to se●e her touch upon politics. 'Do n■ot speak of the affairs of princes,' he said ●to her. 'The relations which the la■te Duke of Buckingham had with a holy m●onk were in great part th


e cause of hi●s death.' More had been Chancellor of England●, and perhaps feared the duke's fa●te. =A CONSPIRACY FORMED.= Elizabeth Barton di●d not profit by this lesson. Sh●e again dec


lared that, according t●o the revelations from God, no one should d●eprive the Princess Mary of ●the rights she derived throu■gh her birth, and predicted her early ■accession. Father Gool


d immediately c●arried the news to Catherine. The nun an●d her advisers, who chided the p●ope only through their zeal for the papacy, ha■d communications with the nuncio; they tho■ught it


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necessary for him to ●join the conspiracy. They agreed upo■n the course to be adopted: at a give■n time, monks were to mingle ■with the people and excite a {14} seditio●us movement.[27] Elizabeth and her accomplices■ called together such as were to

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b■e the instruments of their criminal design. ●'God has chosen you,' said the nun t■o these friars, 'to restore the power of t●he Roman pontiff in England.' T●he monks prepared for this meritorious w■ork by devout practices: they wore sac●kcloth next

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their skin, they fas■tened iron chains round their bodies, fasted, w●atched, and made long prayers. They were seriou■sly intent on disturbing the social order and ●banishing the Word of God. The vio■lent Henry VIII.—easy-tempered● for once in his li

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fe—persisted in h●is indifference. The seven months named b■y the prophetess had gone by, and th■e dagger with which she had threatened him had ■not touched him. He was in good health, h■ad the approbation of parliame●nt, saw the nation prosper under

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■his government, and possessed the wife he■ had so passionately desired. Everything appeare●d to succeed with him, which discon■certed the fanatics. To encourage■ them Elizabeth said: 'Do not be deceived.● Henry is no longer really king, ●and his subj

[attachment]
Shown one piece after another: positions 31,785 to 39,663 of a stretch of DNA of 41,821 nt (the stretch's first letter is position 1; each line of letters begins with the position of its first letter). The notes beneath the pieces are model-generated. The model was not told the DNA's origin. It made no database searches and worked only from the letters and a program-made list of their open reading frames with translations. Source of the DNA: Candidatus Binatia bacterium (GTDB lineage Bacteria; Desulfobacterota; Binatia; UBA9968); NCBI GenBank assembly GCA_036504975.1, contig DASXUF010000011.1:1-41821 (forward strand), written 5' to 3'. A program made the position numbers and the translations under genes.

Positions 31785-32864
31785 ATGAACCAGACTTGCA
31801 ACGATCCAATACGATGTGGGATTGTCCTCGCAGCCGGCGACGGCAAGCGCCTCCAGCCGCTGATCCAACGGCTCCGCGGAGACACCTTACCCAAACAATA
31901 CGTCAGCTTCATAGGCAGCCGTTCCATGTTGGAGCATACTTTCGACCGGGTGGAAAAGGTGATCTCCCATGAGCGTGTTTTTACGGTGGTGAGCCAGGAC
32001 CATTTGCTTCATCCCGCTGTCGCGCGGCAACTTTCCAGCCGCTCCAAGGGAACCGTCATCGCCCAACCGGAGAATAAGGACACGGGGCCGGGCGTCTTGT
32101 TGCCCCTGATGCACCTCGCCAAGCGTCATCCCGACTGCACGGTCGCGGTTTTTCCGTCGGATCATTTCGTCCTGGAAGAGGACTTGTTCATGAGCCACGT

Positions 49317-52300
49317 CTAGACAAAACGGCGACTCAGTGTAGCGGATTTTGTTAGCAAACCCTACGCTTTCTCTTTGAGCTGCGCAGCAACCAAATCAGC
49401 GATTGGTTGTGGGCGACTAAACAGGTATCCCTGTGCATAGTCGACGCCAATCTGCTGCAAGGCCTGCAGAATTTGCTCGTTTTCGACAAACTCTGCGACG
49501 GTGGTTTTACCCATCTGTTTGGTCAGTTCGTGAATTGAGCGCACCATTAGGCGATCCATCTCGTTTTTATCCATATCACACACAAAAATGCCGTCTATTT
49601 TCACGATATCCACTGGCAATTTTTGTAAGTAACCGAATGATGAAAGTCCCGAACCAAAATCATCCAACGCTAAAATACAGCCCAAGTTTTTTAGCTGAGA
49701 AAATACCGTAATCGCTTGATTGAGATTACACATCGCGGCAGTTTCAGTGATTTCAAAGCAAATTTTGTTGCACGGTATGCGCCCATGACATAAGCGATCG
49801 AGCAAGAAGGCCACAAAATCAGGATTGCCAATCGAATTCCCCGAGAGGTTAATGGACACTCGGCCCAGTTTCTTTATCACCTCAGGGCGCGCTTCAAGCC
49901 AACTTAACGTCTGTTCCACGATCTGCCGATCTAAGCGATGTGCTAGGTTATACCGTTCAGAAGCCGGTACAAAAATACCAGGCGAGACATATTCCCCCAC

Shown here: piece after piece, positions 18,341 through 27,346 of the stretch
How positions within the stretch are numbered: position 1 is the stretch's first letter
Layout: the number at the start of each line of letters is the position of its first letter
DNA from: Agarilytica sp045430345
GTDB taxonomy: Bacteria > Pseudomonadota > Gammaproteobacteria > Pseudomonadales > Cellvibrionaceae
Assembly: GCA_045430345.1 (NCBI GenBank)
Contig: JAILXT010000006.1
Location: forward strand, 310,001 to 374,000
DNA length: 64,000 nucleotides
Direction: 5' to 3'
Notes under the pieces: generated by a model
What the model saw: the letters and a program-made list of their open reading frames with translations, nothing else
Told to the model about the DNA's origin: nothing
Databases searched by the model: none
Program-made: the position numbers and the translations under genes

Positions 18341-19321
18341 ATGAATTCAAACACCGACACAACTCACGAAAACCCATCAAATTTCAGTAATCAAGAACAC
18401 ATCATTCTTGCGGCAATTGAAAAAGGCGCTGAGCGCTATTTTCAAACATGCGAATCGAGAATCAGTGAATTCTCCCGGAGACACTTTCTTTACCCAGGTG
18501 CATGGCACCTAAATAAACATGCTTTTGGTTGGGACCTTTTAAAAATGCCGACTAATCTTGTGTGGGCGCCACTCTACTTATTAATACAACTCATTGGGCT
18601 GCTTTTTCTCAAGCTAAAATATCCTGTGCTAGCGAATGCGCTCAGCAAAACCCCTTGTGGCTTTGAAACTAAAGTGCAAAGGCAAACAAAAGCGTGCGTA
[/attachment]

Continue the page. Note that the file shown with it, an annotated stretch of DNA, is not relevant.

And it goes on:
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ects are already released from eve■ry obligation towards him. But he is like Kin■g John, who, though rejected by God, seemed st●ill to be a king in the eyes of the world●.'[28] The conspirators intrigued more than ev●er: not content with Catherine's al

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  • lian■ce, they opened a communication w●ith Margaret Plantagenet, Counte■ss of Salisbury, niece of Edward IV., and with ●her children the representatives of the ■party of the White Rose. Hitherto this lad■y had refrained from politics; but her so●n Reg

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  • inald Pole, having united with t■he pope and quarrelled with Henry VIII●., they prevailed upon her to c●arry over to {15} the Princess Mary,■ whose household she directed, the forces of ●the party of which she was the head. =TH●E CONSPIRATORS ARRES

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  • TED.= The conspirators bel■ieved themselves sure of victory; ■but at the very moment when the●y imagined themselves on the point of ●restoring the papacy in England, ■their whole scheme suddenly fel■l to the ground. The country● was in danger: the st

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